Being a citizen is more than just having a passport or an ID; it is about being part of a community, enjoying rights and privileges, and contributing to the development of the nation. As citizens, we must uphold our responsibilities while enjoying our rights and actively participate in making our communities better.

Rights of a Naturalized Citizen

When a foreign-born individual becomes a naturalized citizen of a country, they obtain certain rights that are equal to those of a citizen by birth. Naturalized citizens have the right to:

  • Vote in elections
  • Run for office in certain cases
  • Travel with the protection of their country of citizenship

Naturalized citizens also have the same responsibilities as citizens by birth, such as paying taxes and obeying the laws of their country. They can also be called upon to serve on juries or even in the military during times of war.

However, there are some restrictions that may apply to naturalized citizens, particularly when it comes to employment in certain government positions or obtaining security clearances.

Benefits of Naturalization

The benefits of becoming a naturalized citizen are tremendous, including:

  • The ability to bring family members to join as an immigrant or a non-immigrant in the United States
  • Protection from deportation and removal from the country
  • The ability to travel outside the country and return without the risk of being denied entry
  • Access to financial assistance for education or housing, and certain federal jobs that are reserved only for citizens

Becoming a naturalized citizen also allows individuals to fully participate in civic life, including the ability to vote, run for public office and obtain a U.S. passport.

Rights Not Available to Naturalized Citizens

While naturalized citizens have many of the same rights as those who were born citizens, there are some rights that are not available to them, including:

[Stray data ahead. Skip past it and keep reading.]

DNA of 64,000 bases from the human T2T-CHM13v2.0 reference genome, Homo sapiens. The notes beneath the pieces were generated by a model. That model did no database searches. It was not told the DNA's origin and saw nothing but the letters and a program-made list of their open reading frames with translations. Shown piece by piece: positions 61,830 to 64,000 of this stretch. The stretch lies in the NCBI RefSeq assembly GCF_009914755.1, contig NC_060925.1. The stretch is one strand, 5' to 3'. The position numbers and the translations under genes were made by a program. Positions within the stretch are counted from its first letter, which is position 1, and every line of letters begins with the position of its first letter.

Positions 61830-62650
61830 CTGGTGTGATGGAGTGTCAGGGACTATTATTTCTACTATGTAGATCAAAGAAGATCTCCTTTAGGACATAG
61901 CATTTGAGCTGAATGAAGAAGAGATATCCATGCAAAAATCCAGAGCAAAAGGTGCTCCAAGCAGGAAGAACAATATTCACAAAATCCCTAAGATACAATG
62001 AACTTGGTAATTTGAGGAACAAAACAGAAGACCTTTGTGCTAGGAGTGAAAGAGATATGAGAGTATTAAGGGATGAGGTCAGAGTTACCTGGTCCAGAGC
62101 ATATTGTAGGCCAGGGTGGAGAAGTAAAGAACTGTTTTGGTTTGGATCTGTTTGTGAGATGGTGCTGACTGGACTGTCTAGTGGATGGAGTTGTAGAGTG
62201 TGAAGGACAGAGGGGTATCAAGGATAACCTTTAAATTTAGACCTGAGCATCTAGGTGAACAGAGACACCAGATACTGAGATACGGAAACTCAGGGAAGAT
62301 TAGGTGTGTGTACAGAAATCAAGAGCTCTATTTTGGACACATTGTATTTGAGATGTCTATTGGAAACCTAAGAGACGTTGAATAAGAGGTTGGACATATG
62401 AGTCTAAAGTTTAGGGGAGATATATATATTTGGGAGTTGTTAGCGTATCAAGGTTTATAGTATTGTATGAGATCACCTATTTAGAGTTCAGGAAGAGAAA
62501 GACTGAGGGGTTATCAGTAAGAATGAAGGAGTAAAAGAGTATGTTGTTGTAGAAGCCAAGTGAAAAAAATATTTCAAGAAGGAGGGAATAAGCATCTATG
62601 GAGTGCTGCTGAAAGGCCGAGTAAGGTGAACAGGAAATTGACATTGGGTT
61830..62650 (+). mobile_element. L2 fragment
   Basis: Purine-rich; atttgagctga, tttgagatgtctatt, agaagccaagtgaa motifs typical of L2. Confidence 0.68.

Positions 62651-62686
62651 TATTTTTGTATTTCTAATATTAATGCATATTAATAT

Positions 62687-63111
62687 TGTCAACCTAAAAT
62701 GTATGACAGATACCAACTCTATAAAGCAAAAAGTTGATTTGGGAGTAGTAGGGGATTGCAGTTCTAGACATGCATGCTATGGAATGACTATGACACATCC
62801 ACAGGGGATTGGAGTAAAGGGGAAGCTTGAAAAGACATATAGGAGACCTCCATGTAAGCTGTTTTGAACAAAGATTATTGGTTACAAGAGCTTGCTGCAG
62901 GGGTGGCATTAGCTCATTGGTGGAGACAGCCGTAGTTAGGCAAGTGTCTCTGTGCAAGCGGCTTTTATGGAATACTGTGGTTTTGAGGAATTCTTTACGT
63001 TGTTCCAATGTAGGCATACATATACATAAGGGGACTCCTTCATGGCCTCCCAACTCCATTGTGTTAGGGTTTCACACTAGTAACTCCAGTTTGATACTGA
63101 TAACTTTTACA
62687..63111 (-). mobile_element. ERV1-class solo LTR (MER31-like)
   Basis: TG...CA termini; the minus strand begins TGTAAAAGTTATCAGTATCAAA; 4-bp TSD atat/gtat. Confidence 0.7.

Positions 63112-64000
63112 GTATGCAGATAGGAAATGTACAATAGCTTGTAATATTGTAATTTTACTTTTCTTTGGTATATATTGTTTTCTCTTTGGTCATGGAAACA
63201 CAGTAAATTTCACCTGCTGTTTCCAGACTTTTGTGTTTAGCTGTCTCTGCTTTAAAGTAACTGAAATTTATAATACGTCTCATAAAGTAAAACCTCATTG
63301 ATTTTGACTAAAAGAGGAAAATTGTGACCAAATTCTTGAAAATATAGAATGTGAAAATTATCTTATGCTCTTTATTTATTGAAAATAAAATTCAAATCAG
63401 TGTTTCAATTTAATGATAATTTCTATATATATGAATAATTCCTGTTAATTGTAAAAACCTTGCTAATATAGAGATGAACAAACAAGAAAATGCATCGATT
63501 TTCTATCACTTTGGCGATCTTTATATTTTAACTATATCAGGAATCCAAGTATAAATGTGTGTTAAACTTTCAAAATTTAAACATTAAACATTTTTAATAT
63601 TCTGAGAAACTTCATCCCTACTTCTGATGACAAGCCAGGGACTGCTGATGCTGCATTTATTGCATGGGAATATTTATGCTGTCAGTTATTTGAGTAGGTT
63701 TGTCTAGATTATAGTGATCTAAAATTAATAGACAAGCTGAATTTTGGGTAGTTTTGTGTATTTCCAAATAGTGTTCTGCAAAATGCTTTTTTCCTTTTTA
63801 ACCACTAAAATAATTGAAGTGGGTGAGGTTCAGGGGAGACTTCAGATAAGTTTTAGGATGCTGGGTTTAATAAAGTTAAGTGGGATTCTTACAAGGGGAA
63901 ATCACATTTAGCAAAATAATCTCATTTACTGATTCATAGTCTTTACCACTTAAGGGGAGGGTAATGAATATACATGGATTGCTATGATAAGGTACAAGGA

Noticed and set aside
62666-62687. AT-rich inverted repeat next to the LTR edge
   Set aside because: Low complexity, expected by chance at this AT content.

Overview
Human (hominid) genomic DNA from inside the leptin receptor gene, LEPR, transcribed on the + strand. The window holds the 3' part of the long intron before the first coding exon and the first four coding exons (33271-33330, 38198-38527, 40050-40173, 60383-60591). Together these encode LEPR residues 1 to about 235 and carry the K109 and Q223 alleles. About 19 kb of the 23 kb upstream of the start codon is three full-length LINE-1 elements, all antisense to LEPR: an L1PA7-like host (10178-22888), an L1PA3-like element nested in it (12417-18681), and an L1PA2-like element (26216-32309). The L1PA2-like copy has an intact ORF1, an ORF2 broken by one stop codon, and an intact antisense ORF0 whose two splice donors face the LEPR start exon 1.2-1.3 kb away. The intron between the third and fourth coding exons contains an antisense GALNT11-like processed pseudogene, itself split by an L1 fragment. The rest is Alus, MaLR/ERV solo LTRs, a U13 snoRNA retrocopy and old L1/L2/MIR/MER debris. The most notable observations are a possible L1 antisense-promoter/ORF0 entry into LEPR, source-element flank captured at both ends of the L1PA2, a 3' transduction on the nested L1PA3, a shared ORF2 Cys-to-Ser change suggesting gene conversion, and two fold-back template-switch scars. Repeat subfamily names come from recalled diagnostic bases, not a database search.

• The ability to serve as the President or Vice President of the United States
  • The ability to hold certain government positions that require natural-born citizenship

Citizenship by Investment

Citizenship by investment is an increasingly popular way to obtain citizenship in another country. This method involves investing a certain amount of money in the country, which allows the investor to become a citizen. Certain countries offer citizenship by investment programs, and while they are legal, they can be controversial.

Name of CountryMinimum Investment RequiredProcessing Time for Citizenship
Antigua and Barbuda$100,0003-4 months
St. Kitts and Nevis$150,0003-4 months
Dominica$100,0003-4 months

While citizenship by investment can offer a quick path to citizenship, it is important to consider the ethical implications and potential risks before pursuing this option.

Requirements for Naturalization

For individuals who were not born in the United States, naturalization is the process of becoming a U.S. citizen. Citizenship allows individuals to live and work in the U.S. without any restrictions. As a naturalized citizen, an individual will have equal rights and opportunities like any other citizen. Here are some of the requirements for naturalization:

  • Be at least 18 years old at the time of filing the application for naturalization.
  • Be a lawful permanent resident for at least five years before applying for naturalization.
  • Have lived within the state, or USCIS district with jurisdiction over the applicant’s place of residence, for at least three months prior to the date of filing the application.

In order to become a naturalized citizen, an individual must also pass certain tests. These tests include a civics test to demonstrate knowledge of the U.S. government and history, as well as an English language test to demonstrate proficiency in reading, writing, and speaking English. Additionally, there are certain character and residency requirements that must be met in order to qualify for naturalization.